In my opinion, Bonds (an unlikable man) is the reason we have the problems we have today.  McGwire was a hero; Bonds was the bad guy.  It's Bonds that got people talking more and more and caused Selig to force his hand (seven years too late).

The point is, Selig knew what was going on in 1998 and should have put a stop to it then, but his buddies were getting money and he was restoring baseball to glory.

So as Selig prepares to retire in 2012, he needs to go out with a bang.  Instead of being known as the Commissioner who allowed the steroid era to occur (which he is), he must be the Commissioner who stopped the steroid era.  But a testing system with weak punishments clearly isn't enough.  So what does Selig do?  He contacts Senator George Mitchell to investigate steroids.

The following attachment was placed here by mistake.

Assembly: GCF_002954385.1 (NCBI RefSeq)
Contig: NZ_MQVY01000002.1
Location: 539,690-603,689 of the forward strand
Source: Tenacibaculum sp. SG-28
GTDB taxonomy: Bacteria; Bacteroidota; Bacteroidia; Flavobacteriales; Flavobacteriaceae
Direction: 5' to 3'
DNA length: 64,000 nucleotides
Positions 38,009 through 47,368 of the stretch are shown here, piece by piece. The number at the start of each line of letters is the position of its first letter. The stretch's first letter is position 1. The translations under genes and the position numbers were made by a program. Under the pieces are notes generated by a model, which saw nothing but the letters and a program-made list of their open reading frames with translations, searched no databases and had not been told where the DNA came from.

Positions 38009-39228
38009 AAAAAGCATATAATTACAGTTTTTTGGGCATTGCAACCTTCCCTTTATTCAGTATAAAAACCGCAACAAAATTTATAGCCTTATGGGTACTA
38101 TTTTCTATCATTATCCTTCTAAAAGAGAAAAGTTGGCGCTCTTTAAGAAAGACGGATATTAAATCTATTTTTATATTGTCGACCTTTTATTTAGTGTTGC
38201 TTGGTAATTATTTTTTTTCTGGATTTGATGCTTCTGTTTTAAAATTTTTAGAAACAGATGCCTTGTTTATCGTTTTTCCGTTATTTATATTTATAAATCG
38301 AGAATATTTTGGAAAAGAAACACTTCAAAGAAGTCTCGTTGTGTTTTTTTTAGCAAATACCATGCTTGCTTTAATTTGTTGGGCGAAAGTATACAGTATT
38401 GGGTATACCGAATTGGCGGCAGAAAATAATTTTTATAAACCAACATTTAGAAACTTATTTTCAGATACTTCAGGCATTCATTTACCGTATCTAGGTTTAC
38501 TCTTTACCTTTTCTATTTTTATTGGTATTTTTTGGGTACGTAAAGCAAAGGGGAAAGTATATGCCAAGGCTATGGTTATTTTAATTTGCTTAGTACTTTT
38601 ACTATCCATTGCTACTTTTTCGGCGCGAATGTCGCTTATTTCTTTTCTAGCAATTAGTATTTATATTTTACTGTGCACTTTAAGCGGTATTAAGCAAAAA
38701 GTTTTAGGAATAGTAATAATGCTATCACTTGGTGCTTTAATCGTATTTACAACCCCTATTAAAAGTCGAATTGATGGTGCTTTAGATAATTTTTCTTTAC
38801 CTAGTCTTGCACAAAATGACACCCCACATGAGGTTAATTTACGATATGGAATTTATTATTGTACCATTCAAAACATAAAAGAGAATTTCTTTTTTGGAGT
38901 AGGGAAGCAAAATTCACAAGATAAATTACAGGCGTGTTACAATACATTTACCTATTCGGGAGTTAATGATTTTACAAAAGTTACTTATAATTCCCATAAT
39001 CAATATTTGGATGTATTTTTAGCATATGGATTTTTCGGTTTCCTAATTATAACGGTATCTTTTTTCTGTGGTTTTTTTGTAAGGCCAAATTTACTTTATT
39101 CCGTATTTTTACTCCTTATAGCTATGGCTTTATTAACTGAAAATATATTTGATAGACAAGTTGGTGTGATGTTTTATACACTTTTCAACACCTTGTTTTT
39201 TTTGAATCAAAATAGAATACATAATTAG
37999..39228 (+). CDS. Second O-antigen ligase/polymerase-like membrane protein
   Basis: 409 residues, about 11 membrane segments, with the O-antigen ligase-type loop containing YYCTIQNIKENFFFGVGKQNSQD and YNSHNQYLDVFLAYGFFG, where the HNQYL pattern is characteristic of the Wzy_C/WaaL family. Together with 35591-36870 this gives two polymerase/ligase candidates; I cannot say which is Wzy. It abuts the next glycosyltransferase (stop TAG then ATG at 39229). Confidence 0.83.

On December 13, 2007, after a 20 month investigation, Senator George Mitchell released the ever so talked about Mitchell Report.  The report stood tall at 409 pages and revealed the names of 89 Major League baseball players alleged to use steroids.  "I haven't seen the report yet," said Selig on December 12, "but I'm proud I did it."  Wait a second.... You had a witch hunt investigation conducted but didn't even bother to even skim it before releasing it?  Furthermore, you didn't even send a copy to the Players Union before release?  You go girl.